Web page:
Dorn: All MLS teams except ours put their academy teams into Sum Cup [U-17]. We did not because we were in the Academy playoffs the week before in Greensboro and qualified for the finals in LA the following week and that kind of schedule isn’t good for anyone. We decided to bring players from our affiliated clubs in Chicago, Mississippi, and New Orleans in as a group for the SUM Cup.

They went two and two and they missed getting into the semi-finals by goal differential, but the key thing is we were able to take our “second tier” of players here in Chicago that weren’t part of the full academy and the top players from the Mississippi and Louisiana clubs and compete at a pretty good level. Certainly no other MLS team has the ability to do that at this point and that says a lot about how deep our player pool is, where we’re at in player development, and that sets us apart from the other clubs.

LE: You said there are some players in the New Orleans club that you’d like to play in the Fire academy, yet they’re not from your region. How would you arrange that, boarding schools?

Dorn: You went right to where we want to go. But the path of bringing them up here and putting them in a boarding school, realistically, you’re not going to be able to do that with players unless you have a built-in program. It’s no mistake why Europe and South America are so far ahead of us, and it’s because they have built-in systems. In Europe and England it’s pretty simple. Man United or Chelsea or Monaco sees a player, says come be part of our club, you come into the club and you’re boarded and schooled right on site at the training facility, they’re all built in. There are flashes of it here with the academy setting, although no MLS team has been able to do that yet because it’s costly. In Chicago there’s a lot of good boarding schools that we could set up affiliations with for bringing players in, get them housed, get them educated, and be a part of the player development academy.  
LE: Would there be conflicts with NCAA regulations regarding boarding players?

Dorn: As along as when they’re in high school they don’t hire an agent or we’re not paying them directly or signing them to any sort of contract, no. We certainly have the ability to do it. The NCAA is going to have to be a little bit more aware of what’s going on over in our sport and I see them recognizing that. I’m hoping and thinking in the next year you’re going to see the ability of the organization to adapt. In the end, if a player is not being directly compensated, not ending up at a college because of a direct connection with a professional team, what is the player’s undue advantage he’s receiving over other players? If he’s just in the mix of a professional environment, what’s the harm in that?

There are a lot of issues that are muddy waters to wade through here, but I have the confidence that people have the ability to adapt and adjust to the times.

Lafreniere Soccer Club, established in 1974 in a suburb of New Orleans, became the Chicago Fire Juniors Louisiana this June. Fire Juniors Louisiana has A licensed coaches, 25 division I teams through U18, 20 U9 and U10 teams, 45 teams for U6 and U8, and a total of 1,300 players. Since adopting the Fire brand, another local club merged with them and other link-ups are underway. Executive Director David DeHoog explained what this is about.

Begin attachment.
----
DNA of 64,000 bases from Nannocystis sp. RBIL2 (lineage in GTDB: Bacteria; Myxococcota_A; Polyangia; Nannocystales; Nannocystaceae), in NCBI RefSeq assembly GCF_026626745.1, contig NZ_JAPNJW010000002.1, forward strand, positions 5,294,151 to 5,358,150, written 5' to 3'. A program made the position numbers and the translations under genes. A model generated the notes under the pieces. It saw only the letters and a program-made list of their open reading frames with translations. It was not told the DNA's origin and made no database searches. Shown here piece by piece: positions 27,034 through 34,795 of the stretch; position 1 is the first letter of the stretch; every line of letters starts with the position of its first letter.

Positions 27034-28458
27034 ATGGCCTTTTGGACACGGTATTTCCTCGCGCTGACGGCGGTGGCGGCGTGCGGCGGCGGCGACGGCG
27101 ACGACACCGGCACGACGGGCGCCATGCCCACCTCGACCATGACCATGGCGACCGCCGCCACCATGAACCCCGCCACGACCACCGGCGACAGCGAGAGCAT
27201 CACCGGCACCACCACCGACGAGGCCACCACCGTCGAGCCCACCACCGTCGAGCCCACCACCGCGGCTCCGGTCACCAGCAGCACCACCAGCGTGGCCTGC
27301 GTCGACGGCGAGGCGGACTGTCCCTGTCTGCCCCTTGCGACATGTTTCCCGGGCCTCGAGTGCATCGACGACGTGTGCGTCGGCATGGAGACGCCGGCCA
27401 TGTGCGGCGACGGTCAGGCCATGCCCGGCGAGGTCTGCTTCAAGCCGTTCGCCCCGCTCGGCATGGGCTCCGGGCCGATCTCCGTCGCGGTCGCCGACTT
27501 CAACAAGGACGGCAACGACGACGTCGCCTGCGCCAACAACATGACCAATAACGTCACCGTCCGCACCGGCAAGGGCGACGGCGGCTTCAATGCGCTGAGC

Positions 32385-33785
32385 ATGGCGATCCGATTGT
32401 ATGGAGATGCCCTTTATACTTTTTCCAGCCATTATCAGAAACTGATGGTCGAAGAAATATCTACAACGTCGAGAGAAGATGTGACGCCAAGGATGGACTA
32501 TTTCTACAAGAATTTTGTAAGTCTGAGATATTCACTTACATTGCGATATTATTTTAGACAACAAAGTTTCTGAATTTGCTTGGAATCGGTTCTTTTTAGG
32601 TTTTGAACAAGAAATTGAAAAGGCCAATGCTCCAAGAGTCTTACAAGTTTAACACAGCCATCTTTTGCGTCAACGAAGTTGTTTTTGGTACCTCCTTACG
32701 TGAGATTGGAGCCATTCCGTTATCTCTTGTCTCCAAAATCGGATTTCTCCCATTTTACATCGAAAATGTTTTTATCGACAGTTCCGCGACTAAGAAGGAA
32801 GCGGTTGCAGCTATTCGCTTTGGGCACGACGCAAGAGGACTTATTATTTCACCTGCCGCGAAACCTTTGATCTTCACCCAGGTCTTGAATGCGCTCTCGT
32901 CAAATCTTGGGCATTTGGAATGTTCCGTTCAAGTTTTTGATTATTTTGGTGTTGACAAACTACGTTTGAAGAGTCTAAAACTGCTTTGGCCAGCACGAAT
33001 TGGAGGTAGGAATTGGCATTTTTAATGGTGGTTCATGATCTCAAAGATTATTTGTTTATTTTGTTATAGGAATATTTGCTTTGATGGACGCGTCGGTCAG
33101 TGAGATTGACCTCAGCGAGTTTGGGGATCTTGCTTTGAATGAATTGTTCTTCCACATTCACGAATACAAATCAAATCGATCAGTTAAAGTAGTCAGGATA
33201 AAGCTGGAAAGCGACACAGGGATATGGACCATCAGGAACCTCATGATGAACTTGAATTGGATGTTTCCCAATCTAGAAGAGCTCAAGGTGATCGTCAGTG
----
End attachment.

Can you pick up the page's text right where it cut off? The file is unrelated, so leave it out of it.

LE: What does the Chicago Fire brand mean to your club?

DeHoog: We just signed with them June 9 and we’ve already sent kids to Spain, sent kids to SUM Cup, and things are moving so fast.

The Chicago Fire name and what they bring to this area with their player development program has sparked a lot of interest in the surrounding clubs. New Orleans isn’t the biggest city in the world, but we have so many soccer clubs and we’re all competing against each other and this might unite the whole area instead of having all these little clubs competing for players – this might mean New Orleans is under one club, the Chicago Fire Juniors.

If things go right we could be triple our size by next year. We’re talking to a club about our size or better and that would immediately double us. The cities of Lafayette and Baton Rouge each have one club and they’re a lot larger so the talent pool is bigger. So competing for state titles and national or regional events would be better.

There’s another Chicago Fire affiliate in Jackson, Mississippi, about two and half hours north of us, so we have a little synergy going with them. They sent some players over to Spain and we sent six of our U-14 boys over there with them and that type of opportunity didn’t exist before. Some of our U17, U18 boys went to the Sum Cup in Colorado with the combined Chicago Fire Juniors team with players from Chicago and Mississippi, and one of the boys that plays with us, Patrick Mullins, got about six goals for the Chicago Fire team. He’s a national team pool player and he’s going to the University of Maryland.

LE: Apparently some of your U16, U18 players have the quality to play in the Fire academy. How would that work?

DeHoog: They were talking about some school up there in Chicago that was a boarding school so I guess that would be an option, a boarding school. The Chicago Fire are leading the evolution in soccer and what they’re trying to do here in the United States is model it more after the European way of doing things.

LE: How does your relationship with the Chicago Fire work?

DeHoog: We pay a fee to be an affiliate of the Chicago Fire. We’re going to do cooperative training sessions with them, have our coaches work with their coaches, we take on their philosophy of player development, and they’ll assist us with their marketing just by putting the brand of Chicago Fire on our club.

They haven’t said, ‘you have to hire this guy or fire this coach or change the whole way you’re doing business,’ they look at us and help us develop our players better. We were doing a good job down here with our own coaching staff, but now it’s set the bar for us and given us a little challenge. We’ve always sent the coaches to get their licenses and reimbursed them for taking coaching courses, but Chicago says you should have this level coach on these teams and we’re working towards that.

LE: Has the affiliation increased local interest in the Chicago Fire first team?

DeHoog: We send out emails called Fire Watch and go to the local pub/restaurant where they show the games and we let the club know – ‘The Fire’s playing tonight, come join our coaching staff to watch the games.’ Do more of our kids follow it? Yes, certainly. Members of our clubs recognize we’re wearing the same jersey as the first team in Toyota Park and they’re starting to say, ‘That’s where our team plays.’

L.E. Eisenmenger writes for a variety of outlets including covering Boston soccer for The Examiner.  Contact her at

One Response to MLS Player Development: Chicago Pushes South

  1. silent e says:

    Thanks for writing about this. I recently saw some kids at the check-in for the Houston Labor Day Cup wearing Chicago Fire Louisiana shirts and I was wondering what it was about.